As a new trader, you may be wondering why it’s important to manage risk. After all, aren’t the most successful traders just taking big risks and making millions?

In reality, there are many ways to manage risk as a trader. One of the best ways is to start small and grow your risk over time. If you start with a small percentage of your account on each trade and make sure that your total exposure (the combined value of all positions) is always less than 1%, then you’re likely to avoid blowing up your account.

It’s also important to remember that there are two types of risk: systematic and unsystematic. Systematic risk is the same in every trade; it’s the market risk that comes from trading against large trends. Unsystematic risk is specific to each individual trade; it includes things like the quality of your research and analysis, whether or not you’ve accounted for fees in your calculations, etc.

Risk Small And Win Big

As mentioned previously, as a new trader you’ll want to start by risking somewhere around 0.25% – 0.5% per trade (this doesn’t have to include commissions), and rather than focusing on your net profit and loss per trade, pay attention to your actually net +R (risk-adjusted return), where “R” is the multiple of the risk you have on the trade. 

For example, if you risk 1% of a $10,000 USD account, you’d be risking $100 USD on a trade. If you are able to make a profit of $500 USD, that’s 5x what you initially risked on the trade or +5R.

The point we’re trying to make is that huge profits mean nothing if you’re risking half of your account to get them because your effective risk of ruin (risk of completely blowing the account) is extremely high.

Why You Should Only Risk A Maximum of 1% Per Trade or Less

So that brings us to our next point. Don’t risk more than 1% per trade, ideally risk 0.5% or even 0.25%, especially when starting out. When you’re a new trader, you can expect to go through a lot of trials and tribulations as you’re learning how to properly analyze the markets from the top down (looking at things like market structure and liquidity), all the way to actually entry models on the timeframe of your choice whether that’s the 15m, 5m, or 1m timeframe.

So if you’re learning, and expect to lose a lot, why not keep your risk low so you can absorb losing streaks, and focus again on the net +R you’re making over a large sample size of trades (20-30+ trades). This is how you’ll be able to accurately measure things like your profit factor and expectancy in your trading system.

Managing Risk & Understanding The Probabilistic Nature of the Market

What most traders don’t understand about the markets is that they are probabilistic in nature, much like rolling a set of dice. No single moment in the market is like any previous or future moment. Each moment is truly unique. Our edge as profitable traders who use a supply & demand trading strategy is simply defined by our ability to recognize patterns in the market, and to enter high probability trade setups that over time will result in a positive expectancy through a large sample size of trades.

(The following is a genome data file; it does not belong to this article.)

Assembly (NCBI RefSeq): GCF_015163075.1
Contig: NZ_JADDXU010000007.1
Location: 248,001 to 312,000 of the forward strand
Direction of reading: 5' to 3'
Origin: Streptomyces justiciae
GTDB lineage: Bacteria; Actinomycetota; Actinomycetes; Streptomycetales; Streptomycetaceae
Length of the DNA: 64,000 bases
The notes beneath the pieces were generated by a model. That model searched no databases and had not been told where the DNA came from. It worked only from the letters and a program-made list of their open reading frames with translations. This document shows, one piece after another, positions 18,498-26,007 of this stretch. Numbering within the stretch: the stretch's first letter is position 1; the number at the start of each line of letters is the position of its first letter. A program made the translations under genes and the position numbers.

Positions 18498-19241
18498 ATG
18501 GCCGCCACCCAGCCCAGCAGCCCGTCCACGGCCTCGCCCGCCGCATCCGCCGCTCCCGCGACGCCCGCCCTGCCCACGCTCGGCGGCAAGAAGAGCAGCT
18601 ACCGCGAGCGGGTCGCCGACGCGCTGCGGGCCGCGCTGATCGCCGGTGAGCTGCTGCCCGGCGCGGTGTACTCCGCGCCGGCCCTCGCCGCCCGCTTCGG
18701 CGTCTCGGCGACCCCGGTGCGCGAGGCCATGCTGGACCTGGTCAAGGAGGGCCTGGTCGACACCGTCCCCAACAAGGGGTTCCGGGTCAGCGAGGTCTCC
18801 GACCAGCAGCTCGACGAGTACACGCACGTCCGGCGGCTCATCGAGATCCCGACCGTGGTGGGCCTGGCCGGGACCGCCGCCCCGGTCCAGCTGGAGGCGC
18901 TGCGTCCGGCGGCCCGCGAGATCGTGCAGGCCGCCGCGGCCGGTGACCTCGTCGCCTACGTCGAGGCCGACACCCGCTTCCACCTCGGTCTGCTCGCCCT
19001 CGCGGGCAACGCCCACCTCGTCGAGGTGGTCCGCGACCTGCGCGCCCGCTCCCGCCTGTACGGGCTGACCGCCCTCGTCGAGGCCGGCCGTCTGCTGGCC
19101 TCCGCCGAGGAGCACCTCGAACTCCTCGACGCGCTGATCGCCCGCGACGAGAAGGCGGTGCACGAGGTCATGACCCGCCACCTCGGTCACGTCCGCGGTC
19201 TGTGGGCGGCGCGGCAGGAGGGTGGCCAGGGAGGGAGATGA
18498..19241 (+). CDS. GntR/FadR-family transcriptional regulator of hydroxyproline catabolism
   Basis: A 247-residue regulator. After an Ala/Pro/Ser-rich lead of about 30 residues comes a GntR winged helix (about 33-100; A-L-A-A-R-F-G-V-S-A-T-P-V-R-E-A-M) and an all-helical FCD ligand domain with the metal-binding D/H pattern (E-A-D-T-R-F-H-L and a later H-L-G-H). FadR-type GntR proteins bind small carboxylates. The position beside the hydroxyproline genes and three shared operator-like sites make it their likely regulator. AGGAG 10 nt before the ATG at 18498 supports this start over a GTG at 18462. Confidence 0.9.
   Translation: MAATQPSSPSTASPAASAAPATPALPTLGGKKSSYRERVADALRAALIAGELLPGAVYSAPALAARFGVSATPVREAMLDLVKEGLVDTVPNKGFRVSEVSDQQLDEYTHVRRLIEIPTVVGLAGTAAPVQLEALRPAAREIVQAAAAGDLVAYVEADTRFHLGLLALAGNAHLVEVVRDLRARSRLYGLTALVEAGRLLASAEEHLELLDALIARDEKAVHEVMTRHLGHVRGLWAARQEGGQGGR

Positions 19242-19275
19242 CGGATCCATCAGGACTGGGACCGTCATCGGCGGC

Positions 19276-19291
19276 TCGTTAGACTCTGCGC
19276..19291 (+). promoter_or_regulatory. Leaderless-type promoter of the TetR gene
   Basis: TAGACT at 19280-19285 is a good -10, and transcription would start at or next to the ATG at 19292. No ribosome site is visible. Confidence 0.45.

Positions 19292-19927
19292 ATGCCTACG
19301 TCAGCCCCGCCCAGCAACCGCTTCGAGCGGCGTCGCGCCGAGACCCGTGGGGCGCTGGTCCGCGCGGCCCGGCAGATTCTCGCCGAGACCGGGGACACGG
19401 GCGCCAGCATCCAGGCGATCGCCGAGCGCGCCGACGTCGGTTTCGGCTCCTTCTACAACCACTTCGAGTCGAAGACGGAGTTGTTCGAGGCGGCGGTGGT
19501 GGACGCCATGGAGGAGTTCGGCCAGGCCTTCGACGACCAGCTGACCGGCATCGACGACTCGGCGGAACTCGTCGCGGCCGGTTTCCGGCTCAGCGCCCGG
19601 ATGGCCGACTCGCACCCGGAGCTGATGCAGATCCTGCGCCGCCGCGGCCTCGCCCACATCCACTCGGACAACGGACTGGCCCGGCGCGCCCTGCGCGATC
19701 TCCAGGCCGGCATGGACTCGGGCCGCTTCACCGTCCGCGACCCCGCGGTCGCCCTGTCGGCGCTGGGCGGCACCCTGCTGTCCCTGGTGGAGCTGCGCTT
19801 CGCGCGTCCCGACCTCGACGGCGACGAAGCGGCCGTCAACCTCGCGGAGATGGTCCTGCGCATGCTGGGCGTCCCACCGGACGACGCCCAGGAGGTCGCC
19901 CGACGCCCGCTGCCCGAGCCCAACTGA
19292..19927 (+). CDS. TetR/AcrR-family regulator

If you haven’t already, check out our video on “How To Stop Caring About Losses” on YouTube here:

That means that like any other trading system, there will be winning and losing streaks, because the distribution between winners and losses in a system is always going to be random and completely out of our control. The only thing in our control is how we analyze and react to information in the market, as we decide whether or not a setup is worth the risk of taking in hopes of it turning into a profitable trade. We also know that any single trade, as good as a setup as it may be based on our technical analysis, can fail, and even low probability setups can work.

Risk Less & Survive To Trade Another Day

The reason you should risk a max of 1% at first is that trading is a numbers game, and limiting your risk will ensure you’re there to trade another day. This is pretty well the main takeaway we want you traders to get from this article. Managing risk in trading is like putting a seatbelt on while driving a car. You may not get into an accident or make a huge trading mistake, but if you do, you want to manage risk by putting something in place to save you if you do get into an accident, or in the case of trading, hit a losing streak.

Again, this is obviously just as important for new traders, as it is for professional traders. New traders may experience larger losing streaks as they’re learning, and professional traders aren’t necessarily immune to losing streaks either, so manage your risk properly so you have an account to trade when conditions are good and there are plenty of good setups to take.

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Robert Castillo
FX Trader & Analyst
Writer & Editor

Rob is a funded trader from Toronto, Canada, and has been trading currencies, commodities, stocks, and cryptocurrencies for over 7 years. Outside of trading he enjoys making music, boxing, and riding his motorcycle.